What was once a bustling maritime city is now one of the world’s most fascinating archaeological sites. Located at the foot of the ever-threatening Mount Vesuvius volcano, Pompeii was once one of the most advanced cities of the Ancient Roman Empire. Following the historic eruption of Mount Vesuvius in 79 A.D, this thriving metropolis was buried under six meters of ash and pumice-stone and destined to remain frozen in time for all eternity. Transport back in time with a Pompeii day trip from Rome or Naples and uncover the ancient city’s most interesting sights with this handy guide.

1. The Forum

The main square of any Ancient Roman town is the Forum. Normally rectangular in shape and enclosed by giant colonnades the Forum was once a central marketplace and meeting point for Roman societies. Just like any ancient Forum, important buildings, shrines and temples surround the square, offering a fascinating insight into the society that thrived within their walls. Some of the most notable of these include; the Temple of Jupitar which sits to the north of the square. Equally interesting is the Macellum which served as a roofed market for buying and selling food and livestock. The Shrine of the Lares and the Temple of Vespasian are situated close-by, both were used sacred places of worship by this ancient society. Perhaps the most significant of all the buildings is the Curia. The Curia was a house of authority where senators would meet and decisions for the town would be made. A ruined basilica also faces onto the Forum, historians believe that this was used as a court of law. To its left, you’ll find the opulent Temple of Apollo, adorned with 48 ionic columns.

2. Terme Stabiane (Stabian Baths)

Public bathing houses were popular meeting points during Ancient Roman times. Although today we consider bathing a very private activity, bathing in Ancient Rome was a communal and very social pastime. While some wealthy Romans could afford to build their own bath at home, most classes in society opted to bathe in public baths, much like the spas we frequent today. The Terme Stabiane or Stabian Baths of Pompeii are a perfect example of a typical 2nd Century bathing complex. This highly sophisticated complex comprised of three baths in total, each serving its own purpose and even maintained at a set temperature. Bathers would first enter the apodyterium, this vaulted chamber is similar to our modern-day changing rooms. Upon undressing bathers would plunge into the center’s frigidarium pool. As the name suggest this was a cold-water pool. Following the intense chill of the frigidarium, bathers would then enjoy the more temperate warmth of the tepidarium before finally immersing in the heat of the calidarium or hot water pool. The thermal baths of Pompeii are one of the best-preserved buildings of the ruined city and definitely worth visiting on your Pompeii tour.

3. Pompeii Theatre

Cleverly built into the sloping ground, the tiered Teatro Grande or Large Theater, is one of the first stops on your expedition of Pompeii. Theatrical performances were a popular source of entertainment for the people of Pompeii. This open-air theater sat around 5,000 spectators and is a must-visit on your tour of Pompeii.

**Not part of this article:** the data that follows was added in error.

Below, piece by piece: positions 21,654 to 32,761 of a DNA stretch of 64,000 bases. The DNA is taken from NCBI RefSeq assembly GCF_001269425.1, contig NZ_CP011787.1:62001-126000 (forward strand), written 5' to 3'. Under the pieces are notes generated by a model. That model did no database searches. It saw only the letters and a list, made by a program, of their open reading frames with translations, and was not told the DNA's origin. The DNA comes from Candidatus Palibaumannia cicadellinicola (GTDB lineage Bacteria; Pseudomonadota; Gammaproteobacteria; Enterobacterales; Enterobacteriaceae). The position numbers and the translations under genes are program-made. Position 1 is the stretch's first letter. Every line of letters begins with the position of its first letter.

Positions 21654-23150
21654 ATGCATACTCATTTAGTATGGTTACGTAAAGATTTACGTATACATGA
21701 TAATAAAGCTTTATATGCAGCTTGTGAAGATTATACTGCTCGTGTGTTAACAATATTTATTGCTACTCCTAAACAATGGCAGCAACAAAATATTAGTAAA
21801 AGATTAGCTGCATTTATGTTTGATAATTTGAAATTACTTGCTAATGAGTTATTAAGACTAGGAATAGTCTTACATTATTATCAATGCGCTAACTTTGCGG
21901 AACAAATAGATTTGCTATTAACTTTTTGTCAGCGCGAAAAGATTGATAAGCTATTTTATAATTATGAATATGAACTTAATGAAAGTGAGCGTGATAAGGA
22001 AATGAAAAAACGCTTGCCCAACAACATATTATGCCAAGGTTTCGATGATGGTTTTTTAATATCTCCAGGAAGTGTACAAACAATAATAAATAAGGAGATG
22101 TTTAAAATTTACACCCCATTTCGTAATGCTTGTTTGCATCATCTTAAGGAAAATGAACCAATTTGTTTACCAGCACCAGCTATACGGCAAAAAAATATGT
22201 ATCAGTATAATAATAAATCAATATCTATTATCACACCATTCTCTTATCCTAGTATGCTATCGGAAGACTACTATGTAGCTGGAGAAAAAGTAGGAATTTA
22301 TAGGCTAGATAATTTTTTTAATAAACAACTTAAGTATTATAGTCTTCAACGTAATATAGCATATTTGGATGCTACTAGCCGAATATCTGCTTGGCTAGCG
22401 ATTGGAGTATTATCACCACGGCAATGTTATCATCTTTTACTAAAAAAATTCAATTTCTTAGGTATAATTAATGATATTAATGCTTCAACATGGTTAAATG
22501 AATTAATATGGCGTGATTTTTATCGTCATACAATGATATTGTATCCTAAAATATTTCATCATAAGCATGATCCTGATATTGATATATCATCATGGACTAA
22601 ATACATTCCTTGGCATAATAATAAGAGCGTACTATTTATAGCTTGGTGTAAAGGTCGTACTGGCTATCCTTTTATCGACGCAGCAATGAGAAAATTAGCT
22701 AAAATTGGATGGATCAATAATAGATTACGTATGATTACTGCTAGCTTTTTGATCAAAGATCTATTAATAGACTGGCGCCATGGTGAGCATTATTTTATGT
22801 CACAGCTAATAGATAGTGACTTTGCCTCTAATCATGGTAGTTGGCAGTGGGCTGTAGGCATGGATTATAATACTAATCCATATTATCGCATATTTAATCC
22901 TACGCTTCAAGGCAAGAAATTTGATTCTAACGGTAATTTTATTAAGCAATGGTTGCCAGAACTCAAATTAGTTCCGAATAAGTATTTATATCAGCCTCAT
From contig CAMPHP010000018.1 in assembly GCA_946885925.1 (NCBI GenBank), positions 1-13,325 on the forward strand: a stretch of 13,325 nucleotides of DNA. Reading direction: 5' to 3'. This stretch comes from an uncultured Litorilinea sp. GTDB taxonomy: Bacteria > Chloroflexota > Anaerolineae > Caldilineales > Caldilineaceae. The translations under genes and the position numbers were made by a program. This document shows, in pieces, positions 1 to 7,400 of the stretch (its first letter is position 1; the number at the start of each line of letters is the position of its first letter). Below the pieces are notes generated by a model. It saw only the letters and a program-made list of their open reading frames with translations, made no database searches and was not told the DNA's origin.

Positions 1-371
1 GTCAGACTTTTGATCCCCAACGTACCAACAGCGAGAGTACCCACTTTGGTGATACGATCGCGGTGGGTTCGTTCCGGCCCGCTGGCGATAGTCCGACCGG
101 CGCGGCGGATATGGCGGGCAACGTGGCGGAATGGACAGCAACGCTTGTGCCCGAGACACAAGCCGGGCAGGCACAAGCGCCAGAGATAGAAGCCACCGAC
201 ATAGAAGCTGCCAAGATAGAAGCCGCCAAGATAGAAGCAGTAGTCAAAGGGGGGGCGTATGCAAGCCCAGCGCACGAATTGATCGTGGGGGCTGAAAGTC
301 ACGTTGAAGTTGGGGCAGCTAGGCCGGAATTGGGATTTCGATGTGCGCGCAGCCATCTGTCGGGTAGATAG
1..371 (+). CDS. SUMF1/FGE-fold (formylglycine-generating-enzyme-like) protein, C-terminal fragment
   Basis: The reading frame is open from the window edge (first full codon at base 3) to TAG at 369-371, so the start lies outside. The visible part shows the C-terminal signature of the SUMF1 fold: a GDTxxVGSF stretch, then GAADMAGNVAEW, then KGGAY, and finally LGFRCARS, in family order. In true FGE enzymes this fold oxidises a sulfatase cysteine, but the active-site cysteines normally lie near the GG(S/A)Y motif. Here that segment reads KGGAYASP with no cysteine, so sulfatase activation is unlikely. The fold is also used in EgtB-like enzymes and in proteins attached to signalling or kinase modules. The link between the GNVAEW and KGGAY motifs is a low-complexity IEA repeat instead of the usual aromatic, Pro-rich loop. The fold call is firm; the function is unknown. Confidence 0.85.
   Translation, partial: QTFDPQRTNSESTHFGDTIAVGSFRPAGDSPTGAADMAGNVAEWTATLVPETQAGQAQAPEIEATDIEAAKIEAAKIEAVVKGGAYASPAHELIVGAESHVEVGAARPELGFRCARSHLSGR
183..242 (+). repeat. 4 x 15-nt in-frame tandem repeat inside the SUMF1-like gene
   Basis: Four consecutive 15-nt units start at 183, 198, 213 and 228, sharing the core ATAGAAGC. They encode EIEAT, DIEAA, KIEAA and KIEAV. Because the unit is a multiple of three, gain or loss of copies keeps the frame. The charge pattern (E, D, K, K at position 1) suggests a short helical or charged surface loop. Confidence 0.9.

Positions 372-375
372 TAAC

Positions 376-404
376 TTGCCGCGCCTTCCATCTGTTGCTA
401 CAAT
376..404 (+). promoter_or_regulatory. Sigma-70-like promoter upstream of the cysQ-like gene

Top tip: be sure to climb to the top row of seats for impressive panoramas of this fascinating ruined city.

Beside the Teatro Grande is the more intimate Small Theater or Odeon. This well-preserved arena was dedicated to hosting performances of the most popular theatrical genre at the time, miming. It could seat 1,000 people and was decorated with a wealth of multi-colored marble, some of which is still visible today.

4. Cave Canem Mosaics

No tour of Pompeii is complete without stopping by the House of the Tragic Poet. It’s here that you will find the remarkable ‘Cave Canem’ mosaic. This perfectly restored mosaic depicts the image of a large black dog along side the description ‘Cave Canem’ which is Latin for ‘Beware of the Dog’. This mosaic is fascinating insight into the advanced civilization living in Pompeii during the time of the eruption, which was not so different from the societies we live in today.

5. Garden of Fugitives

Not for the faint-hearted, the Garden of Fugitives offers visitors a devastating view of the scenes that unfolded following the eruption of Mount Vesuvius in 79 A.D. Here you’ll find the casts of thirteen victims who were killed as they attempted to outrun the clouds of ash descending from the menacing mound. Among the victims are the casts of small children, a sobering reminder of the horror the people of Pompeii faced that October day in 79 A.D.

6. Gladiators School

Since reopening its doors to tourists in January 2019, The Schola Armaturarum or Gladiators Schools is become a popular site to visit in Pompeii. This center was once a training ground for Pompeii’s most fearless gladiators. The site was closed in 2010 after the building began to collapse but reopened earlier this year following a three-year restoration project. Over 100 gladiator schools were in operation across the Roman Empire but today there is just three remaining; one in Rome, one in Austria and this one in Pompeii.

These are just some of the incredible sights waiting for you to explore on your Pompeii day trip. Enjoy a hassle-free day trip to Pompeii from Rome or Naples with round-trip transportation and an expert, English-speaking guide on one of our top-rated Pompeii experiences.